Obama budget’s destructive impact on Medicaid

Increasing its rolls by millions will degrade care

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It’s been three years since the Democrats in Congress passed President Obama’s sweeping health care plan and the tragedy of the left’s so-called good intentions continues to mount.

Obamacare’s treatment of Medicaid a program originally intended to assist low-income children, seniors and the disabled is one of the best examples of how the new health law not only traps vulnerable Americans in a broken and failing system, but then also expands it. Instead of enacting state flexibility and other common-sense reforms to fit the unique needs of this diverse group of Americans, Obamacare dumps millions of new able-bodied adults into an already demonstrably dysfunctional program. Moreover, the president’s fiscal year 2014 budget released Wednesday leaves states more confused about this administration’s Medicaid reform plans and simply encourages unsustainable spending. The administration’s vision for the program’s future fails to improve health care for the poor.

The three-year-old law could add more than 25 million previously ineligible or non-enrolled adults to an already struggling program. A recent report prepared by the majority staff of the House Energy and Commerce Committee, of which I am chairman, points to an undeniable conclusion: Medicaid under Obamacare not only lacks needed reforms, it also doubles down the Democrats’ inflexible, one-size-fits-all ideology. It represents the worst of liberal social engineering, and as usual the poor pay the price.

Obamacare originally planned to use Medicaid to achieve its health care coverage goals. The law mandates states expand eligibility, making childless adults who earn up to 138 percent of the federal poverty level part of the program for the first time. This change alone was supposed to cover approximately half of the new people covered under the health care law. The Supreme Court, however, held that the Medicaid expansion mandate was unconstitutional removing a tremendous burden on states already struggling to manage the costs of their existing programs. Whether states opt into Obamacare and add this new population is now optional.

Still, many states will choose to expand, particularly since Washington picks up 100 percent of the cost for the first three years (2014-16) and at least 90 percent thereafter. At least 25 states have already made this choice. The financial “carrot” comes with a cost, though. States that add all these new people receive little flexibility in managing the influx. They must do as Obamacare says, or lose the money.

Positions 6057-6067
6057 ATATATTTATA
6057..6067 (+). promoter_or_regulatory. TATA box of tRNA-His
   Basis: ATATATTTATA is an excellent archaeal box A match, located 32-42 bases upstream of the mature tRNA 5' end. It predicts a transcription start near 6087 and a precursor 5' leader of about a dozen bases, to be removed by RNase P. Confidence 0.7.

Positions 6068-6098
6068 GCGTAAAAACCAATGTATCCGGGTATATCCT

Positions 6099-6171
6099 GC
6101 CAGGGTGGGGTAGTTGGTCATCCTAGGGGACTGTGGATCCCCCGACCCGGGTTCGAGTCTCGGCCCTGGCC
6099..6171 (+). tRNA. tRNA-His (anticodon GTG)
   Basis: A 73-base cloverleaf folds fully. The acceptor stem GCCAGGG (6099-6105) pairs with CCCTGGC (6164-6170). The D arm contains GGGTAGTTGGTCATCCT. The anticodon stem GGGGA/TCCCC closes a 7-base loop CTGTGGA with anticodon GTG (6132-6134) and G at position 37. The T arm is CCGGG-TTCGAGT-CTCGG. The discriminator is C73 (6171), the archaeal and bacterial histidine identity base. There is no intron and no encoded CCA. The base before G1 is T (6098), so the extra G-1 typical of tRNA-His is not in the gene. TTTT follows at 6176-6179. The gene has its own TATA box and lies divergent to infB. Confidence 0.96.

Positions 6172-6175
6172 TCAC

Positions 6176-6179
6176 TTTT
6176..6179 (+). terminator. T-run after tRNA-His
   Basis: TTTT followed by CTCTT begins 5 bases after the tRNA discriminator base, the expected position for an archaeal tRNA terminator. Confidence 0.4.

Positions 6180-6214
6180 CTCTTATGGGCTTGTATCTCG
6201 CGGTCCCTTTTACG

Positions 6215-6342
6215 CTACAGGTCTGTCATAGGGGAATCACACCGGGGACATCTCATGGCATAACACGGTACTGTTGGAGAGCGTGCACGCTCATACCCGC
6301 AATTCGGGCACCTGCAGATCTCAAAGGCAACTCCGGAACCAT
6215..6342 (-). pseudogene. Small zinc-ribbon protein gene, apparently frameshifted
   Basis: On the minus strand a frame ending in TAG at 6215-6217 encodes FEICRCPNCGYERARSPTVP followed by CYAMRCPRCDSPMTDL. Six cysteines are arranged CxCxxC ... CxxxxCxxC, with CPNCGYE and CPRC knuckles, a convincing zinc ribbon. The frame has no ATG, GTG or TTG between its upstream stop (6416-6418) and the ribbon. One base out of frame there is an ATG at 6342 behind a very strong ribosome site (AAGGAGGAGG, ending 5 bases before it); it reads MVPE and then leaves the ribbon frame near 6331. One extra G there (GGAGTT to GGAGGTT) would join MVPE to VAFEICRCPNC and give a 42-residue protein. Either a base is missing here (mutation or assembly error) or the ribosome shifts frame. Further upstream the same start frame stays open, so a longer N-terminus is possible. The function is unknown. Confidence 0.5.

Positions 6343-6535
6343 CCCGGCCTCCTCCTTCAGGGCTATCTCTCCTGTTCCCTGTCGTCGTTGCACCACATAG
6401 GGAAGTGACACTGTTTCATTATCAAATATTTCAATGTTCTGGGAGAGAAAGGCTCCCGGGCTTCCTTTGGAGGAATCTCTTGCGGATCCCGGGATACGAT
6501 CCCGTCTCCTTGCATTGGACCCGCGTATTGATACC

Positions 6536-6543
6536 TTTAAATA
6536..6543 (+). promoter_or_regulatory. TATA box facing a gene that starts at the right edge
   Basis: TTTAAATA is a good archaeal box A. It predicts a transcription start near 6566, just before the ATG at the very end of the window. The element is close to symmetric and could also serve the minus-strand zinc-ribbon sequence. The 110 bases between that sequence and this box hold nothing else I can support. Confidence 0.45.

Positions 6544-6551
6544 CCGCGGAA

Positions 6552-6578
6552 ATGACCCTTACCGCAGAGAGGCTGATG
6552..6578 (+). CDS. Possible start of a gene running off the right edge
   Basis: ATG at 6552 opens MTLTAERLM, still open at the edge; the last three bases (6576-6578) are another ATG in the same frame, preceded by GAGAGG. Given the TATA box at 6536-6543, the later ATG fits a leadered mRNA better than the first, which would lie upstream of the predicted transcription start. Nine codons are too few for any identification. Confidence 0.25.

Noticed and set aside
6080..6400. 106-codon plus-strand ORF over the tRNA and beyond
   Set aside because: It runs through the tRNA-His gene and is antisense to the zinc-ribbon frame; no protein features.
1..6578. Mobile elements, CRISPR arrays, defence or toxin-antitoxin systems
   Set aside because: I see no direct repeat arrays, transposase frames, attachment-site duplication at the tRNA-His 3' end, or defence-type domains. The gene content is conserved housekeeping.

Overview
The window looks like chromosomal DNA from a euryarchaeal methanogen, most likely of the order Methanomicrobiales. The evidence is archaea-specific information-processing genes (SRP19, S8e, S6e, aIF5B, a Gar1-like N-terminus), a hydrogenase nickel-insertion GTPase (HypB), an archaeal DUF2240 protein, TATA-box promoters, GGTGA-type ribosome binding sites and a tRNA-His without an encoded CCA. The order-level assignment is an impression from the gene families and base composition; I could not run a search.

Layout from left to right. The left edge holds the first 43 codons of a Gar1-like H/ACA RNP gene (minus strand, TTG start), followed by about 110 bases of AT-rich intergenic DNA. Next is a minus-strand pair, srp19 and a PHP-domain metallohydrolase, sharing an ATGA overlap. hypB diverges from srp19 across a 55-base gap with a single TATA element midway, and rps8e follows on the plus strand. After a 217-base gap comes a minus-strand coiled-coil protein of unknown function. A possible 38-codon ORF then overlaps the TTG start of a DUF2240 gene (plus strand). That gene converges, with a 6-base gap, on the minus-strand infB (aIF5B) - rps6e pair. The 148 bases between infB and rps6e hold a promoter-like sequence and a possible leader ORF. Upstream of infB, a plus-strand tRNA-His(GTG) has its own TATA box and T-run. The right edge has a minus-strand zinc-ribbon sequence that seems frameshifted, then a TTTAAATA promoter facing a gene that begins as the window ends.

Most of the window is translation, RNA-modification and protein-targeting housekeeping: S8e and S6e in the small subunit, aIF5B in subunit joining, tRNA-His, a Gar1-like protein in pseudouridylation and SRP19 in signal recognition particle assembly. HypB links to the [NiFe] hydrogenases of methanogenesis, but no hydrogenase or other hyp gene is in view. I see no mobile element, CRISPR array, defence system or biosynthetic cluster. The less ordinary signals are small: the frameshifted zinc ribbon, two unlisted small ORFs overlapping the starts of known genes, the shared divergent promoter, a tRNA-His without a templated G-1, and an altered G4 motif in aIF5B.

This new federal entitlement has not kicked in yet, but beginning Jan. 1, 2014, it will. At a time of record deficits and debt, and across-the-board cuts owing to sequestration, this Medicaid expansion will cost federal taxpayers at least $630 billion over the next 10 years. That could be enough money to fund the entire National Institutes of Health, the front-line agency doing research on finding cures for diseases like cancer and Alzheimer’s, or the entire Environmental Protection Agency, and still reduce the federal deficit.

But Medicaid’s lack of state flexibility is its central problem. The federal government has traditionally forced states into a one-size-fits-all scheme through the power of its financial incentives and federal law. As mentioned above, Obamacare takes an already diverse Medicaid population that needs the help low-income families with children, adults with long term disabilities, poor elderly Americans and now adds millions of new able-bodied adults to the mix. If fully implemented, Obamacare could grow the program to include 85 million Americans representing a very wide set of health care needs.

Rather than modernizing the Medicaid program so that it could be flexible and adaptable to meet the individual health care needs of our nation’s poorest and sickest, Obamacare offered no such options. Instead, states were buried with federal mandates like the Maintenance of Effort that curbs program-integrity efforts. The outdated and burdensome waiver process also provides little incentive for innovation and often makes it harder to improve care for the millions of vulnerable Americans that already depend on the program today.

This is one of the many avoidable tragedies of Obamacare. Medicaid needed flexibility to innovate and a chance for reform, not a major influx of new individuals. Transforming the money spent on Medicaid today to a block grant is a way to give states the flexibility to target resources to provide better health care to these populations that need the most help. Democrats reject this idea, insisting that Medicaid recipients should remain trapped in a program that looks like it did nearly a half-century ago. So much for “forward.”

At a minimum, Democrats should work with Republicans to find ways to modernize the Medicaid program not just grow its rosters. Providing states the flexibility they need to deliver health care within different Medicaid population categories is one approach that has garnered bipartisan support in the past. For example, during the Clinton administration, many Democrats supported an idea known as “per-capita caps,” noting the idea would provide “states with sufficient funds to maintain coverage,” while addressing the “top concerns of governors.” Flexible approaches like this incorporate ways to provide targeted health reform to the diverse populations served by Medicaid.

Dumping millions of new people into an already strained system while providing no flexibility or reform is a cruel, unfair and cynical way to treat the most vulnerable among us. Caring first for their needs not promoting a rigid liberal ideology should be our higher purpose.

Rep. Fred Upton is a Republican member of the House of Representatives from Michigan.

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